Love Liberty & Lip Gloss with Donna Lyons, Jefferson Keith Langley and Ima Sumac Watkins on Cyber Bullying
Last night, Love Liberty & Lip Gloss host Donna Lyons welcomed guests Jefferson Keith Langley and Ima Sumac Watkins to discuss their horrific ordeal with cyber bullying. Thanks to the malicious intent and actions of one disturbed individual, these two entrepreneurs nearly lost everything: their businesses, reputation, and personal relationships — even their ability to obtain a menial “pay the bills” job to tend to the most basic necessities.
It’s bad enough in a Digital Age that vulnerable teenagers are targets of this vile crime, but last night, listening to these two professionals share their story made me realize that no one is immune. And the worst part is, the way the law works, the burden of proof is on the victim, not the criminal. Furthermore, because the internet and social media make it easy for anyone to hide behind a computer screen and keyboard, producing the evidence that will stand up in court is next to impossible.
As the co-founder and co-owner of Writestream Publishing and Writestream Radio, I deal with a variety of clients and personalities. Some projects are more time-consuming and challenging than others. And although I always do my best and strive for excellence in every effort, I am only human. I’ve had to correct mistakes. Thankfully, everyone I’ve dealt with so far understands this.
But Jefferson and Ima’s story opened my eyes to the reality of running a business in an era of new technology. Much to their credit, they never gave up and battled their way back. You can listen to their full interview below, which I highly recommend.
Listeners of Writestream Radio know that Jefferson joined the network last November as the host of The Formula. As Donna’s friend, he’d been a guest on her show before, which led him to inquire about hosting his own program. After speaking with Jefferson and hearing his ideas, I happily offered him a monthly slot, which I produce. I could tell right away that he was a person of good character — and not just by virtue of the fact that he was a friend of a trusted friend.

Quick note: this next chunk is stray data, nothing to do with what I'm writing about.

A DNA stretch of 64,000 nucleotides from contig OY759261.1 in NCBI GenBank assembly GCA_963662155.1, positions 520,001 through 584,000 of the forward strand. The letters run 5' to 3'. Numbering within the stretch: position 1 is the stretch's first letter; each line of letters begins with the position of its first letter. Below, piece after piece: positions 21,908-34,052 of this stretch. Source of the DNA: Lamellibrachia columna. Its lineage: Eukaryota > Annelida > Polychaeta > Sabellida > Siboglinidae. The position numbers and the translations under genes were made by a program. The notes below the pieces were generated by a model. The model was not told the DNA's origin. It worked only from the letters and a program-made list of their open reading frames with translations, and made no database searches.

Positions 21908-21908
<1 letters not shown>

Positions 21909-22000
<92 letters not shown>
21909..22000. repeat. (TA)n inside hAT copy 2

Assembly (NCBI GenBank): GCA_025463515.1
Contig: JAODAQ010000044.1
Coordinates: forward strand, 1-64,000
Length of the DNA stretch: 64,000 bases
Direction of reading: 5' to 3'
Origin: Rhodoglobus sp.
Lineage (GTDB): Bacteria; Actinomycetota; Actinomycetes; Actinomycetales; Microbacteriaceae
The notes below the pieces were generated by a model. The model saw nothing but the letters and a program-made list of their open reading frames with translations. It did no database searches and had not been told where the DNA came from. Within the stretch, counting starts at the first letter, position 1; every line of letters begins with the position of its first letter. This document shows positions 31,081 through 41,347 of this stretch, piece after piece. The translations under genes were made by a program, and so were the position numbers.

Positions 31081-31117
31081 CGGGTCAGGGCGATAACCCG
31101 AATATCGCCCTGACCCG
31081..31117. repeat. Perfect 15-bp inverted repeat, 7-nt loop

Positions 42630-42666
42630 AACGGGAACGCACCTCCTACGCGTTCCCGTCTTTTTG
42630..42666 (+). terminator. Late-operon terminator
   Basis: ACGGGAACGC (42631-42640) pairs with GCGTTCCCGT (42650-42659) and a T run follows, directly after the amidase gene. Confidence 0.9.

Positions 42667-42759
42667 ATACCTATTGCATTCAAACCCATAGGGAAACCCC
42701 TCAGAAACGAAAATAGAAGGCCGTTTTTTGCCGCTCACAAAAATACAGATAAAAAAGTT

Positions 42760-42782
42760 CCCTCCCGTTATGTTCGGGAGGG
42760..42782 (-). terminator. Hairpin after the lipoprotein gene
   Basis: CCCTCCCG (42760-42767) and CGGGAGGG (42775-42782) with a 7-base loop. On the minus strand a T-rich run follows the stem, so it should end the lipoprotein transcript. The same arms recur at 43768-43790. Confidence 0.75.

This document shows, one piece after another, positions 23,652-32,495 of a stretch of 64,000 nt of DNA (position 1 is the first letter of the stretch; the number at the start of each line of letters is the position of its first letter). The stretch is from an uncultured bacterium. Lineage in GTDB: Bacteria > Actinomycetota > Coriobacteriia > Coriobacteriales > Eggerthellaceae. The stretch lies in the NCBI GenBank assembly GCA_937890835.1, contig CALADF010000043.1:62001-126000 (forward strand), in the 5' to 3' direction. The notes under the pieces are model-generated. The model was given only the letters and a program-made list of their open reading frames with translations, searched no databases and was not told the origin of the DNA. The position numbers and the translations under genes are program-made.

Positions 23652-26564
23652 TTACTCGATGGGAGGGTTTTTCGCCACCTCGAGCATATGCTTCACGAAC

As Ima mentions in the interview, most human beings today do an internet search on people, whether out of natural curiosity or palpable suspicion. With respect to Jefferson, I did my own internet search because his background and accomplishments were so impressive, I wanted to know more. That’s when I came across some alarming, vicious posts about him and Ima, which I dismissed outright. After thinking it over, I decided not to confront Jefferson, figuring he’d already spent countless hours and energy reclaiming his life and reputation. Besides, my intuition told me he was a man of honor. I had no reason to take the word of a coward with a computer and an intention to smear. I’m grateful he and Ima had the opportunity to give a detailed account of their experience on the air. Rather than wallow in the unfairness of it all, they have chosen to rise above it and become even better people.
Ultimately, their cautionary tale has inspired me to be increasingly mindful in all of my interactions, to continue documenting all communications, and to practice discernment with every client, potential client, and person who crosses my path. It also reminded me of a recent caller to Just Believe with Ilene Gottlieb, who had also been a victim of cyber-bullying. My heart broke for this poor woman as she explained that her reputation had been shredded, thanks to a liar with a keyboard and an internet connection (paraphrasing slightly). Since forewarned is forearmed, I’m reaping the benefits of others’ experience and encourage my readers to do the same.